Religious Studies is taught across the whole school. The department has two specialist rooms, F10 and S6, which are both equipped with digital projectors, TV, video and DVD. The department has a wide selection of resources, including artefacts for different religions.
The department seeks to help students consider the beliefs and lifestyles of those of either a religious or a humanist persuasion. Whilst it is certainly not our mandate to convert or persuade, we do seek to nurture and support those pupils who feel strongly committed to a faith.
The department offers Full Course GCSE (as a full option); the department follows AQA Religious Studies Christianity and Islam. We also offer A Level Religious Studies: we follow the Eduqas course, Ethics, Philosophy of Religion and Islam.
The department broadly follows the Cheshire LEA Agreed Syllabus, which takes into consideration the recommendations of the Non-Statutory Framework. All Schemes of Work are reviewed on an annual basis, to ensure that units of work reflect current interests and concerns in different religious communities. In line with national agreements, the department also considers humanist and scientific viewpoints when discussing philosophical issues. Pupils study aspects of the six world religions: Buddhism, Christianity, Hinduism, Judaism, Islam and Sikhism. There is a strong focus on creative thinking, and pupils are encouraged to consider a variety of media when giving their responses.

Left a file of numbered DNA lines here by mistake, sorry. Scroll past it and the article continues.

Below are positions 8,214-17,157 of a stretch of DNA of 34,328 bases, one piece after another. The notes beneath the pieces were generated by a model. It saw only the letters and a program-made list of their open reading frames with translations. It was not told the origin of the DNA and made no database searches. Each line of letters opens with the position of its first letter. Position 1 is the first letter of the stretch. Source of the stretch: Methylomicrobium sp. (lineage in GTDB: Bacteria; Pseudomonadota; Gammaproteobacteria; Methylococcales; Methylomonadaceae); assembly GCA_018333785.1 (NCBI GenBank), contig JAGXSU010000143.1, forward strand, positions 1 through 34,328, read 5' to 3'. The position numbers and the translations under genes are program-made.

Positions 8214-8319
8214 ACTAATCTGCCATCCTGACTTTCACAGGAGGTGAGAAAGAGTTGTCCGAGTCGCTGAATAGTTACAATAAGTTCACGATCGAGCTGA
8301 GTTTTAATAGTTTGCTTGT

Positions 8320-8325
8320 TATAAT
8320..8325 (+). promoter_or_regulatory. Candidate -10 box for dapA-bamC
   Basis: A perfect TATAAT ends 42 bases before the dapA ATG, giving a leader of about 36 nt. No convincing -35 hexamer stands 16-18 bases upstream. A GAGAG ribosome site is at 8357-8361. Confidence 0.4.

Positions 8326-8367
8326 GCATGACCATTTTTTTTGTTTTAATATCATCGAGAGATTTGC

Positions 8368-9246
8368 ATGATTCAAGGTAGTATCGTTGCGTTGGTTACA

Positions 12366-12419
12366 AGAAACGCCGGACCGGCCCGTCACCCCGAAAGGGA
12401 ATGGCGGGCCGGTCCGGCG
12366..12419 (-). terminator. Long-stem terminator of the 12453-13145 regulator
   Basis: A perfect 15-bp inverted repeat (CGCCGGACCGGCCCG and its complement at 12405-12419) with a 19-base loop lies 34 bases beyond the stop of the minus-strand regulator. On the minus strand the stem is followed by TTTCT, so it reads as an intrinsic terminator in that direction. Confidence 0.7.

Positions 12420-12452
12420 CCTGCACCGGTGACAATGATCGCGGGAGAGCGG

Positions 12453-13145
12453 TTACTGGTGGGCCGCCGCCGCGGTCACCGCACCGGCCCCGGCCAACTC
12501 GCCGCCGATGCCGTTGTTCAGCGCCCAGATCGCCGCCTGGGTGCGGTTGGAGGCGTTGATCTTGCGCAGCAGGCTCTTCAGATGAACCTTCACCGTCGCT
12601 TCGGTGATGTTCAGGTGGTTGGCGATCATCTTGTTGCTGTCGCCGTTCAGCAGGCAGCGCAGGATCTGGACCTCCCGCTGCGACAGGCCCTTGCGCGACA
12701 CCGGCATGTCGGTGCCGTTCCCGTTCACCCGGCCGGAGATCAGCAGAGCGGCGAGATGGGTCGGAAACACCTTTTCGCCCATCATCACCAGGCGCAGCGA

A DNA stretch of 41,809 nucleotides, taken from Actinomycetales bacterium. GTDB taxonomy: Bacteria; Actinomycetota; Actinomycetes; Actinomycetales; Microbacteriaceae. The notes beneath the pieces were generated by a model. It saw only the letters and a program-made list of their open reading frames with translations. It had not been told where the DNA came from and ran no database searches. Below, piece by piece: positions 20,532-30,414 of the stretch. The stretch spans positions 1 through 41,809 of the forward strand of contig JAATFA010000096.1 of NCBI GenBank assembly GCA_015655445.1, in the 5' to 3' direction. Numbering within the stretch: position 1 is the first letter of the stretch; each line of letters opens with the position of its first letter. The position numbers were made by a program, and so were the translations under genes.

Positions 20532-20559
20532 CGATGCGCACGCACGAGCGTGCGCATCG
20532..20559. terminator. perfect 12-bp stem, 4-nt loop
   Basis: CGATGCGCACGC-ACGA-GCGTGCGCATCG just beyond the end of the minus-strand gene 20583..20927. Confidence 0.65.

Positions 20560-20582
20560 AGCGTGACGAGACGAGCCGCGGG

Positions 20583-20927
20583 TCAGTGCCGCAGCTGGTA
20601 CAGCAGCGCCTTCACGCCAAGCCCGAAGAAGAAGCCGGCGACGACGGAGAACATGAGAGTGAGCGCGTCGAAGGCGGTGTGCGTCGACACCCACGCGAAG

Pupils achieve well in Religious Studies, with the majority making at least 2 levels of progress over KS3.
Students who opt to study the Full GCSE study two modules: Christianity and Islam. The course is delivered in five lessons a fortnight, split between Mrs Milnes (who teaches Islam), Miss Maile (who teaches Christianity). The course is examined in Year 11, with an exam on each module.
Students have the opportunity to gain an A level in Religious Studies. We follow Eduqas’ A level which has 3 components: A Study of Islam, Philosophy of Religion and Religion and Ethics. The course covers key aspects of the beliefs and practices of Islam; in Philosophy we explore arguments for the existence of God, the problem of evil and suffering, and the nature of religious experience; in Ethics we consider ethical thought and language and how ethical theories have developed over time, whether that might be Situation Ethics or Utilitarianism. The course is excellent preparation for a range of university courses, including RS, Theology, Politics, Sociology, Psychology and Philosophy.
Lower School Citizenship group